2.  Ben Bernanke said in 2003 that neither interest rates nor the monetary aggregates were good indicators of monetary policy, and that only aggregates such as NGDP and the CPI are reliable indicators of the stance of monetary policy.  If you average those out, then you notice that the growth rate of nominal aggregates since mid-2008 has been the slowest since Herbert Hoover was president.

Here’s where I think Taylor went wrong.  He has money being very accommodative in 2003, 2004, 2005, 2008, 2009, 2010, 2011, 2012.  OK, then tell me how all this accommodative policy brought us the slowest NGDP growth since the early 1930s?  Why has headline CPI inflation averaged 1.1% since July 2008?

To go back to my temperature analogy, I’m claiming that NGDP and the CPI are the melting ice.  We can disagree about whether a rising bar of mercury means that temps are rising or falling, but surely we can all agree that melting icecaps show it’s getting warmer.

And we can disagree about whether ultra-low interest rates and a bloated monetary base indicate easy or tight money, but surely we can all agree that ultra-slow NGDP  and CPI growth are signs of tight money?

So how did Bernanke (in 2003), Friedman, and I end up in the minority?  (So much so that even Bernanke’s jumped ship, calling current Fed policy accommodative even though his 2003 criteria suggests it’s ultra-tight.)

Monetary economics is a very strange field.  As long as things are fairly normal (as during the Great Moderation) economists of wildly differing stripes see things in roughly the same way.  Day-to-day adjustments in monetary policy are done via the liquidity effect, which means an unexpected rise in the Fed’s target rate really is contractionary, relative to the alternative.  In addition, velocity is reasonably stable, so countries with higher trend inflation tend to have higher trend rates of growth in the money supply.  Both Keynesianism and old-style monetarism have some validity—both the interest rate and the money supply seem at least slightly informative.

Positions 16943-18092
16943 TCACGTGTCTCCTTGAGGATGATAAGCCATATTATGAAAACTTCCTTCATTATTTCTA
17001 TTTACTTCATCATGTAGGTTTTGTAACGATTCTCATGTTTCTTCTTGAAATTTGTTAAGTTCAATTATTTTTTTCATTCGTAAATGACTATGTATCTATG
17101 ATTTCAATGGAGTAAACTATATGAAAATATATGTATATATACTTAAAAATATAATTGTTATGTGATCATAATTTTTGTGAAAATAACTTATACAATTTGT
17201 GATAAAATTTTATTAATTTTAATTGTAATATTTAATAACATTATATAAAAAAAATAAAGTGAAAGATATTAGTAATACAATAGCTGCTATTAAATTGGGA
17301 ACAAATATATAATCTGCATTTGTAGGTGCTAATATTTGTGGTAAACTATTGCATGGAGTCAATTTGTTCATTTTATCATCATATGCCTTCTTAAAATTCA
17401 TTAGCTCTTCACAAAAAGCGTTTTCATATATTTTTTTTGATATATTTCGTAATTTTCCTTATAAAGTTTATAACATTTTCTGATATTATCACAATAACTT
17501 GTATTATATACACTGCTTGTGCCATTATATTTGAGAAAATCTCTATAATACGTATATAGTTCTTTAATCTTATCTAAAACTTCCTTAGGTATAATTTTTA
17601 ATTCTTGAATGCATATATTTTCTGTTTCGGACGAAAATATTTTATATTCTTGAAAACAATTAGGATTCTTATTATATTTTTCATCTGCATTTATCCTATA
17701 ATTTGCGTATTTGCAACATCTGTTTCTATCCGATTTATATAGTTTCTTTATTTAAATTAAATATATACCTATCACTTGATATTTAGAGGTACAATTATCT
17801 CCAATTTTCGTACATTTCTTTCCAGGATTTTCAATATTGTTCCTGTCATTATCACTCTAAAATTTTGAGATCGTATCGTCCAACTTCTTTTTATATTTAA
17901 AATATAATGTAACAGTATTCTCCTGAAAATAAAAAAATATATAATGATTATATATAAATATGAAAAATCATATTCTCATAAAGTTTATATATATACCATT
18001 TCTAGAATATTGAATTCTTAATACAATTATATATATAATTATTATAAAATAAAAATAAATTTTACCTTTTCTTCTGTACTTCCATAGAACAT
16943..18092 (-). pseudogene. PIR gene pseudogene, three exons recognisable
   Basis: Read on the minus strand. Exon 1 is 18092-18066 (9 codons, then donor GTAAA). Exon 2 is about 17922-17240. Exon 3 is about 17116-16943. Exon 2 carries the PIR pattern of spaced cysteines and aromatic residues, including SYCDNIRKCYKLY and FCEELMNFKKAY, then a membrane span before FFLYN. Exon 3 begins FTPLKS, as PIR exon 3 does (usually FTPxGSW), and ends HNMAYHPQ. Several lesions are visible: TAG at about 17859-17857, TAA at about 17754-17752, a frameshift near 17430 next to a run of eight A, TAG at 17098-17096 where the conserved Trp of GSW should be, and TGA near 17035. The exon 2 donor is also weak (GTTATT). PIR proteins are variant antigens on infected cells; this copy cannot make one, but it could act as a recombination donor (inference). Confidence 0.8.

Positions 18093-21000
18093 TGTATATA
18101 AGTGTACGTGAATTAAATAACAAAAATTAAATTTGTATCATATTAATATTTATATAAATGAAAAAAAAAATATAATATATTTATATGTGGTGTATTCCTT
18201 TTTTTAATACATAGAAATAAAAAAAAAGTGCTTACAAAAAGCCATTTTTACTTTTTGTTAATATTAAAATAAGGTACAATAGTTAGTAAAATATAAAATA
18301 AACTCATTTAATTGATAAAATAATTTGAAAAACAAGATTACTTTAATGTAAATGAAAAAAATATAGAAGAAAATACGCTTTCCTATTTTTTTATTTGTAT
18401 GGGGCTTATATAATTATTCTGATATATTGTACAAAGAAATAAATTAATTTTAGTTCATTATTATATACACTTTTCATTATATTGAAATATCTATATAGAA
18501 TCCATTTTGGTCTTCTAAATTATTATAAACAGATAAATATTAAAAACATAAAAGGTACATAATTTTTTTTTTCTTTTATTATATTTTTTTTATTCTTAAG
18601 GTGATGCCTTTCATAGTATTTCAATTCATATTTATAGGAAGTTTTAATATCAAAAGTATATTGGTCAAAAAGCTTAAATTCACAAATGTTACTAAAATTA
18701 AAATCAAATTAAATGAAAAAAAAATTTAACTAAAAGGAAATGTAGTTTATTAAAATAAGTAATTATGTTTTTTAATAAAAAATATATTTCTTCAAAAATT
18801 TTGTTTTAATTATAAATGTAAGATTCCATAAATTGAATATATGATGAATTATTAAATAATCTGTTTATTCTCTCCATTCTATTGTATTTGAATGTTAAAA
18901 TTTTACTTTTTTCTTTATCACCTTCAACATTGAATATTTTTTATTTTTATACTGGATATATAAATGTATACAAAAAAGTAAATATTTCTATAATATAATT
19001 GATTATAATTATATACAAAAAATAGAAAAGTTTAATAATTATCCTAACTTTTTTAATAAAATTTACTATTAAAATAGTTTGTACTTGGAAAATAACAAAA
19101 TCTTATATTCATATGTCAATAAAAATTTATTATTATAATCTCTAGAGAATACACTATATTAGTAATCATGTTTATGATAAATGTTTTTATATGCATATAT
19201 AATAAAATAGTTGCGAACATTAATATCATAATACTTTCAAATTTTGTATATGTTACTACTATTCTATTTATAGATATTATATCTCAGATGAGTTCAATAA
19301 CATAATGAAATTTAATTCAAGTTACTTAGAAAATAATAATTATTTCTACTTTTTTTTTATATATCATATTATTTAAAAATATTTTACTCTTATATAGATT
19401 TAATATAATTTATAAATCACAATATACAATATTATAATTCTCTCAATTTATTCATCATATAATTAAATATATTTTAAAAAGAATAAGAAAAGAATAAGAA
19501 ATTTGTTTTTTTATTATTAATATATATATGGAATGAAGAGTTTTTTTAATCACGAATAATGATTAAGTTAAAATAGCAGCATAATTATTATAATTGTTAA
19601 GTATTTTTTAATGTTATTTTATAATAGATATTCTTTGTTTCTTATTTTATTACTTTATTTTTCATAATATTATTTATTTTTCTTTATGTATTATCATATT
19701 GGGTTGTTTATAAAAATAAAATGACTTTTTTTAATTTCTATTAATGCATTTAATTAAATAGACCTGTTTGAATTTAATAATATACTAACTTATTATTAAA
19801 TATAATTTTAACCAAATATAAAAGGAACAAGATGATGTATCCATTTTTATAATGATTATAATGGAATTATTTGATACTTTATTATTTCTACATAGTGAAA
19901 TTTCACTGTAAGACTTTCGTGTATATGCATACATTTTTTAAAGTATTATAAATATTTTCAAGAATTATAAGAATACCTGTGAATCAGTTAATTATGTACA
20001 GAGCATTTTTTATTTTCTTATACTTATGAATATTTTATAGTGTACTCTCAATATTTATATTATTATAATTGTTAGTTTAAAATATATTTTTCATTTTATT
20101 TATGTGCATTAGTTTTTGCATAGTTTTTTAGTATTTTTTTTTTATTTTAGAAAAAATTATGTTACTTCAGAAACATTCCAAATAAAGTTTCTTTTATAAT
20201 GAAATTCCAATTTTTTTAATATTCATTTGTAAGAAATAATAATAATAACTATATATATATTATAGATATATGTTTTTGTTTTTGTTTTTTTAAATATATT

Now go to much higher inflation rates, such as the 1970s, or even better the Latin American hyperinflations.  Now the Keynesian focus on the liquidity effect looks hopelessly out of touch, as interest rates are no longer very informative.  Even worse for the Keynesians, monetarist ideas hold up pretty well.  Yes, velocity speeds up, but not so much as to overturn the money/price level correlation—high inflation is associated with faster growth in M, and hence the money supply looks like a better policy indicator when inflation is high.  Throughout history the quantity theory always becomes popular when inflation is high.  Not just during the 1970s, both Wicksell and Keynes flirted with the QTM during the early 1920s European hyperinflations, despite their previous and subsequent bias towards interest rates as an indicator.)

Now go to much lower inflation rates, and especially a situation where nominal interest rates fall close to zero.  Now both the Keynesian and monetarist indicators break down.  If tight money created the fall in NGDP which drove rates to zero, then Keynesians will misdiagnose tight money as easy money.  Even worse, monetarists will make the same mistake.  The reason is complicated, but it has to do with the fact that velocity falls very sharply near zero.  So central banks are forced to massively increase the ratio of base money to NGDP, to avoid severe deflation.  But since prices and NGDP are  fairly stable, the huge rise in the base/NGDP ratio means the nominal monetary base also rises sharply.  That means the nominal base is sort of U-shaped, high in both liquidity traps and hyperinflation, and more modest during Great Moderations.  So both monetarists and Keynesians tend to misdiagnose monetary policy during periods of ultra-low rates.